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Someone thought it was a good idea to have Hillary Clinton keynote a cyberdefense event
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Someone thought it was a good idea to have Hillary Clinton keynote a cyberdefense event

Maybe she's telling people what NOT to do?

The headline says it all: Failed presidential candidate and former Secretary of State Hillary Clinton — whose 2016 campaign was marred by her poor cybersecurity choices — is scheduled to headline an event focused on cyberdefense.

The California-headquartered cybersecurity firm, FireEye, announced Thursday that Clinton would be the keynote speaker of its annual summit on cyberdefense.

The social media responses to the news were about what you'd expect, given Clinton's infamous personal history of cybersecurity: I.e., her massive email scandal.

For those who may have forgotten, Clinton did official business as secretary of state on a private email with a private, home-brew server. She later said that the roughly 30,000 deleted emails from the server were merely about personal business like "yoga" and her grandchildren.

In reality, she discussed classified matters of American foreign policy on that server. Furthermore, some of Clinton's private server emails — at least one them marked "secret" — were accessed by "foreign actors," according to a 2018 congressional memo.

When Clinton was asked in 2015 about whether or not she wiped the server, she jokingly responded, "What, like with a cloth or something? ... I don't know how it works digitally at all."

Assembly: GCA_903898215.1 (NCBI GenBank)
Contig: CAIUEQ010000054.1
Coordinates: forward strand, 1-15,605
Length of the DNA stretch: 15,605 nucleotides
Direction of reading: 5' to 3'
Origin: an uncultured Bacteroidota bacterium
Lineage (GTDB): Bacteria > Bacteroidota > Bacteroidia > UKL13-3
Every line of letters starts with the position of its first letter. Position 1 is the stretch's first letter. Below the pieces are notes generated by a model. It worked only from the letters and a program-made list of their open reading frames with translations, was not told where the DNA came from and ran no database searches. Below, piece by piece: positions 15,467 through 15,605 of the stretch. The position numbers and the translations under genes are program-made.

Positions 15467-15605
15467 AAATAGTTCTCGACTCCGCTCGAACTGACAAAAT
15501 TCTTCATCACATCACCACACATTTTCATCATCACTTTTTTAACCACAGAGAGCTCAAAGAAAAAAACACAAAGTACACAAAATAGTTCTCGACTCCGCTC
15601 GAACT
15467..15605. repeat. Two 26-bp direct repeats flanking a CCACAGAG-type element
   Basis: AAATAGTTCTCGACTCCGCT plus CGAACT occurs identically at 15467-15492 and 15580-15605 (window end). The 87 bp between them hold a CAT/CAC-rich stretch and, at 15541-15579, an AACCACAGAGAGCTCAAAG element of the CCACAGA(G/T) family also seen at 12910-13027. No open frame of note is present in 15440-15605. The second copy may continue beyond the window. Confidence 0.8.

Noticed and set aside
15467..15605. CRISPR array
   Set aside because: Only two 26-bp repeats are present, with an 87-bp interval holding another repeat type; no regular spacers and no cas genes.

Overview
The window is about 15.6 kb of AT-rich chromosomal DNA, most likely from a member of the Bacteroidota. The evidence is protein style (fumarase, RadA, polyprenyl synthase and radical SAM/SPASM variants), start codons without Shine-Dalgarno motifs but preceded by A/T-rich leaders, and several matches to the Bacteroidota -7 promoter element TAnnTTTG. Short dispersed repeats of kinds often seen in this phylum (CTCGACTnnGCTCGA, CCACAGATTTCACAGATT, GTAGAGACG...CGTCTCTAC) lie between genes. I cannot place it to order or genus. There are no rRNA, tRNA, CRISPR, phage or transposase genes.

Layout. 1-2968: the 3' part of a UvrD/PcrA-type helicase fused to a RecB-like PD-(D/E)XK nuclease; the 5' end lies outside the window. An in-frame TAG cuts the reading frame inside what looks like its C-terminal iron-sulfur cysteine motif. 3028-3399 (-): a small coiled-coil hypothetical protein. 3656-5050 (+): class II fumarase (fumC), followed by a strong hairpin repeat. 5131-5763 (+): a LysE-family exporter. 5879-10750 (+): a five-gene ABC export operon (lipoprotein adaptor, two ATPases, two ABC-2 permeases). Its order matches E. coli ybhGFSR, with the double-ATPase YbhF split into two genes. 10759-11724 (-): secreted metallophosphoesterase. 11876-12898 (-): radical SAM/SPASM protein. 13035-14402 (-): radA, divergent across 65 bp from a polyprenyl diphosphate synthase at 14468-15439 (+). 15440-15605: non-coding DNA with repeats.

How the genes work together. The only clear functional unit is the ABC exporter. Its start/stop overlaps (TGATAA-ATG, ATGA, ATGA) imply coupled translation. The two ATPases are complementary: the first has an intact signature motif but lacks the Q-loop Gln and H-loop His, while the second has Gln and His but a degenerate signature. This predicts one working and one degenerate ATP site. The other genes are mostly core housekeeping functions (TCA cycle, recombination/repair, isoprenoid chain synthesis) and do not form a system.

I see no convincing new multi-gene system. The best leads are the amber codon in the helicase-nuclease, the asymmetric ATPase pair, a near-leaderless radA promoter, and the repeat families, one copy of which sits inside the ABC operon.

In reality, it was later found out that she used BleachBit software to scrub the server and that one of her aides actually smashed two of her private Blackberry phones with a hammer in an attempt to destroy them.

That being said, unless the topic of Clinton's keynote address is "what not to do," it makes very little sense to schedule her to speak to a bunch of people in the cybersecurity field.

The annual summit — which the company described as a gathering that "brings together many of the world's leading security experts, frontline heroes, government leaders, and executives from various industries to address the challenges of today's threat landscape" — will take place October 9-10 in Washington, D.C. For those interested, early bird registration is open now.

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